Security News

Pandemic triggers most scams in recent history

Avast Security News Team, 28 August 2020

Plus, one U.S. university pays ransomware attackers $475K and spyware is found on over a thousand iOS apps

According to COVID-19 and Stimulus Reports by the U.S. Federal Trade Commission (FTC), there have been over 180,000 complaints of coronavirus-related scams this year, and the number continues to climb. Almost 50% of those complaints included financial loss, with an average amount of $290 stolen from each victim. As a whole, U.S. consumers lost over $120 million to pandemic-related scams. An FTC spokesperson told The Washington Post that scams do tend to increase following natural disasters, but complaints typically total in the thousands, not the tens of thousands as it is with the pandemic scams. The spokesperson added that the only event in recent history that spawned a similar surge of scams was the financial crash of 2009. 

“COVID-19 is one major disaster, and as such, cybercriminals are taking advantage of it,” commented Avast Security Evangelist Luis Corrons. “It may become worse as the pandemic plays out. When the expected vaccine is released, we’ll see an increase in scams targeting people who want to get it as soon as possible.” In addition to vaccine scams, experts caution that new scams will emerge surrounding the burgeoning housing crisis, as a portion of the population faces rent or mortgage bills they cannot pay. In the meantime, fraudsters are scamming victims with phony sales of masks, face shields, and miracle cures, and fraudulent information about government stimulus payments and unemployment funds. Consumers are advised to be wary of coronavirus-related offers in their inbox.

Malicious SDK found in over 1,200 iOS apps

Researchers have discovered that a malicious software development kit (SDK) created by Chinese ad network Mintegral spies on user activity and executes ad fraud in over 1,200 iOS apps. Collectively, the apps have been downloaded about 300 million times a month since July 2019, which puts the total number of downloads in the billions. Some of the more popular affected apps include Helix Jump, Talking Tom, PicsArt, Subway Surfers, and Gardenscapes.  It’s unknown how many iPads and iPhones are impacted by the spyware, but the researchers consider the situation “a major privacy concern to hundreds of millions of consumers.” Read more at Forbes

FBI/CISA warn of backdoor in Chinese tax software

The U.S. government issued a flash alert to American organizations that do business with China, warning of a secret backdoor hidden in the tax software that Chinese banks force foreign companies to install. Infosecurity reported that the researchers who discovered the backdoor found no way to remove it, and suspect that it is in place to allow the remote download of further malware. Once news broke on the discovery, researchers noticed that an uninstaller appeared in the software to erase traces of the backdoor. “This reveals the actors’ high level of sophistication and operational awareness,” wrote the FBI in the flash alert. The software developers in China have not commented on the discovery yet.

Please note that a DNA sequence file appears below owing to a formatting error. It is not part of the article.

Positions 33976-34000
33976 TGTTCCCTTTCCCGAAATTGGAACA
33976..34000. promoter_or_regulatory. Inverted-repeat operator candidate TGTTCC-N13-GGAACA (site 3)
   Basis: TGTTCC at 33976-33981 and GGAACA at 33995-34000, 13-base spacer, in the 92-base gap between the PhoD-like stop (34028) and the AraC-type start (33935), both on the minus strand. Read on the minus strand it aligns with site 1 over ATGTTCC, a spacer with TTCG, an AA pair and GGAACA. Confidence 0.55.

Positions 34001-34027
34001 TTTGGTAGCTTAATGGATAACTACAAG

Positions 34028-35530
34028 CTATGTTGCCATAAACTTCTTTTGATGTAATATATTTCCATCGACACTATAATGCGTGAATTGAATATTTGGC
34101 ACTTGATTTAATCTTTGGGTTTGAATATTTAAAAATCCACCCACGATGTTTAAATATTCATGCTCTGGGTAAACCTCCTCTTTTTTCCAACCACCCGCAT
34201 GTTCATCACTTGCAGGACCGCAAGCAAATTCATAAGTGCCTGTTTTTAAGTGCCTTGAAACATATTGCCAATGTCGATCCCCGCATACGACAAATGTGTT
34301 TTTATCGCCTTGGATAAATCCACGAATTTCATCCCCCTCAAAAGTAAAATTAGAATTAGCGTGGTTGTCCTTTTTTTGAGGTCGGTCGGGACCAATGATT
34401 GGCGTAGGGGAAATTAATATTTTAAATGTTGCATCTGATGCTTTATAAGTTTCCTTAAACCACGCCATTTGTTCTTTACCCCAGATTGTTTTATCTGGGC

Mobile phones with pre-installed malware sold in Africa

The anti-fraud firm Upstream found that over 50,000 mobile phones, sold in the areas of Ethiopia, Cameroon, Egypt, Ghana, and South Africa, contained built-in malware that signed up users for subscription services without their permission. The phones were manufactured by Chinese company Transsion Holdings, which claims the malware was loaded onto the devices by a third-party vendor in the supply chain. Transsion added that it attaches great importance to consumers’ data security and product safety. Meanwhile, Upstream believes those behind the malware are taking advantage of the most vulnerable part of the population. More on this story at BBC News

University of Utah pays $475K ransom

The University of Utah paid attackers $475,000 for a decryption key after ransomware hit the servers of the school’s College of Social and Behavioral Science. The Salt Lake City school has about 33,000 students and 1,600 faculty members, and the university went against the standard advice never to pay ransomware attackers because, it said in a statement, it wanted to protect students and faculty from having their sensitive information published on the internet. Find the full story on Threatpost.

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